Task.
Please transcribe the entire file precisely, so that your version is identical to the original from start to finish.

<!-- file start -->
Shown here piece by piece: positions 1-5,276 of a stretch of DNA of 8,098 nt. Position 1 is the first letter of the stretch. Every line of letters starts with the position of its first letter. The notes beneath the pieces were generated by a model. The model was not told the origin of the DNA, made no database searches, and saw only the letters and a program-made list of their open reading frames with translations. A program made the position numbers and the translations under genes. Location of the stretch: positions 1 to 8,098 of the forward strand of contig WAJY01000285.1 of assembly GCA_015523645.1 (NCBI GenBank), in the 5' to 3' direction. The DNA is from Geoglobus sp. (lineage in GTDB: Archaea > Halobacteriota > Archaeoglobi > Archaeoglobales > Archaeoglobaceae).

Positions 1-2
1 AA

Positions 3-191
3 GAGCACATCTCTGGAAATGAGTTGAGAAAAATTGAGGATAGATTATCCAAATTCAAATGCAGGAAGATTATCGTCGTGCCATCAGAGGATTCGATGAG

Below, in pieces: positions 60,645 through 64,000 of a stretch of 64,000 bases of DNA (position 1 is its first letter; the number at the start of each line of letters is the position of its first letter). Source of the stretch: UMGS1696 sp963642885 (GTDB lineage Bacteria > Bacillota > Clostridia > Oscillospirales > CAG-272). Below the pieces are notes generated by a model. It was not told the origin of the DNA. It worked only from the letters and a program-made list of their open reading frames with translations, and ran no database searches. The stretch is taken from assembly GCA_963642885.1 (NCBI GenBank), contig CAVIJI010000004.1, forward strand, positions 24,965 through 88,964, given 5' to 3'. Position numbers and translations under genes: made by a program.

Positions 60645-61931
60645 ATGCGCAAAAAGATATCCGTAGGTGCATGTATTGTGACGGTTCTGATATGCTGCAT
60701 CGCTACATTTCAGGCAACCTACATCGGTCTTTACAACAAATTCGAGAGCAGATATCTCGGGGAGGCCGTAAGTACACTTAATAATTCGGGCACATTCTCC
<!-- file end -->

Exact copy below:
Shown here piece by piece: positions 1-5,276 of a stretch of DNA of 8,098 nt. Position 1 is the first letter of the stretch. Every line of letters starts with the position of its first letter. The notes beneath the pieces were generated by a model. The model was not told the origin of the DNA, made no database searches, and saw only the letters and a program-made list of their open reading frames with translations. A program made the position numbers and the translations under genes. Location of the stretch: positions 1 to 8,098 of the forward strand of contig WAJY01000285.1 of assembly GCA_015523645.1 (NCBI GenBank), in the 5' to 3' direction. The DNA is from Geoglobus sp. (lineage in GTDB: Archaea > Halobacteriota > Archaeoglobi > Archaeoglobales > Archaeoglobaceae).

Positions 1-2
1 AA

Positions 3-191
3 GAGCACATCTCTGGAAATGAGTTGAGAAAAATTGAGGATAGATTATCCAAATTCAAATGCAGGAAGATTATCGTCGTGCCATCAGAGGATTCGATGAG

Below, in pieces: positions 60,645 through 64,000 of a stretch of 64,000 bases of DNA (position 1 is its first letter; the number at the start of each line of letters is the position of its first letter). Source of the stretch: UMGS1696 sp963642885 (GTDB lineage Bacteria > Bacillota > Clostridia > Oscillospirales > CAG-272). Below the pieces are notes generated by a model. It was not told the origin of the DNA. It worked only from the letters and a program-made list of their open reading frames with translations, and ran no database searches. The stretch is taken from assembly GCA_963642885.1 (NCBI GenBank), contig CAVIJI010000004.1, forward strand, positions 24,965 through 88,964, given 5' to 3'. Position numbers and translations under genes: made by a program.

Positions 60645-61931
60645 ATGCGCAAAAAGATATCCGTAGGTGCATGTATTGTGACGGTTCTGATATGCTGCAT
60701 CGCTACATTTCAGGCAACCTACATCGGTCTTTACAACAAATTCGAGAGCAGATATCTCGGGGAGGCCGTAAGTACACTTAATAATTCGGGCACATTCTCC